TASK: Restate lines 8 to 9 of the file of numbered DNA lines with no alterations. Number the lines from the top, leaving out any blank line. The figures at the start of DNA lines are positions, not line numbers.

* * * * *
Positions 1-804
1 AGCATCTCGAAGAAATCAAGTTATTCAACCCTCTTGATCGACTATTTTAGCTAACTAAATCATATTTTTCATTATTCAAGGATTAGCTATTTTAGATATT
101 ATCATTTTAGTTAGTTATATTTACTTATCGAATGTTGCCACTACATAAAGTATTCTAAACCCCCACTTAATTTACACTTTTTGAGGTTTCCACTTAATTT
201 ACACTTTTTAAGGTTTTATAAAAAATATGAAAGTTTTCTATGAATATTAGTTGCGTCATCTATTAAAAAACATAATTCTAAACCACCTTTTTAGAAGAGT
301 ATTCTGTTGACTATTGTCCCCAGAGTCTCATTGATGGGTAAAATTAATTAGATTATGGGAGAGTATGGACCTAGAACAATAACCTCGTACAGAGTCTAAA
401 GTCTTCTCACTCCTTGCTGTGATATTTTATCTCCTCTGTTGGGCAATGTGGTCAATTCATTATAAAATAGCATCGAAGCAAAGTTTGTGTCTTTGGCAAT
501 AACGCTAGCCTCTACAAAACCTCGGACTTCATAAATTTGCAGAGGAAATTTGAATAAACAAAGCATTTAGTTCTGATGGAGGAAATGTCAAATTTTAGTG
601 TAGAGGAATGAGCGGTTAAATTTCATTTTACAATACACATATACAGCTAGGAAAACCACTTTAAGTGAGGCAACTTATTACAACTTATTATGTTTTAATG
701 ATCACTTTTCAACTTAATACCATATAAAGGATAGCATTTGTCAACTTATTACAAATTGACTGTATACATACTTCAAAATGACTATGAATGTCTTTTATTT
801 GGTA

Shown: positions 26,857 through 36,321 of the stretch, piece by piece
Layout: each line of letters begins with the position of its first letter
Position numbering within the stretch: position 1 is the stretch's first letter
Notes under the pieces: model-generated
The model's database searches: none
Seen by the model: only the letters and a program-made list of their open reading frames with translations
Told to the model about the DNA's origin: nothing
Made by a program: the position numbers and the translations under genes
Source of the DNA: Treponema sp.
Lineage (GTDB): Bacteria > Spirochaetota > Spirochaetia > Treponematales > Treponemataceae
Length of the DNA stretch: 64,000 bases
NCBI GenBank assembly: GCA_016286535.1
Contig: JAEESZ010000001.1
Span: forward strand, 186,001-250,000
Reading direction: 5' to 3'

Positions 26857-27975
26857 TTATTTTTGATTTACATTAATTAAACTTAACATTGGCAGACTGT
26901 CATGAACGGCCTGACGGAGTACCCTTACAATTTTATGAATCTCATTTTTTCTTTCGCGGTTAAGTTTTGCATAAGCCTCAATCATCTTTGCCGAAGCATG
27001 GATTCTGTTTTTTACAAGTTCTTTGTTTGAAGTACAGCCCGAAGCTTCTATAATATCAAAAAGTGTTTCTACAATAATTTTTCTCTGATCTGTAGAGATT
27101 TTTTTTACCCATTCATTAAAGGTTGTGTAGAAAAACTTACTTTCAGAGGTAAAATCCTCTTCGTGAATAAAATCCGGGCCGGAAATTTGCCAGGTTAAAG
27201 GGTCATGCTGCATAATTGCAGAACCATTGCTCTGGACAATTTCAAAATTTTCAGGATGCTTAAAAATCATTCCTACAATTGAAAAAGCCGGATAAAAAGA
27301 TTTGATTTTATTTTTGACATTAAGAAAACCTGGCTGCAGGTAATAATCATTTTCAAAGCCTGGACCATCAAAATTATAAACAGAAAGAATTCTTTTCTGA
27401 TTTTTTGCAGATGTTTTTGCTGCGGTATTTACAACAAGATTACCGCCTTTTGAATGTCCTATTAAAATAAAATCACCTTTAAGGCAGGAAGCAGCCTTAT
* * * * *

601 TAGAGGAATGAGCGGTTAAATTTCATTTTACAATACACATATACAGCTAGGAAAACCACTTTAAGTGAGGCAACTTATTACAACTTATTATGTTTTAATG
701 ATCACTTTTCAACTTAATACCATATAAAGGATAGCATTTGTCAACTTATTACAAATTGACTGTATACATACTTCAAAATGACTATGAATGTCTTTTATTT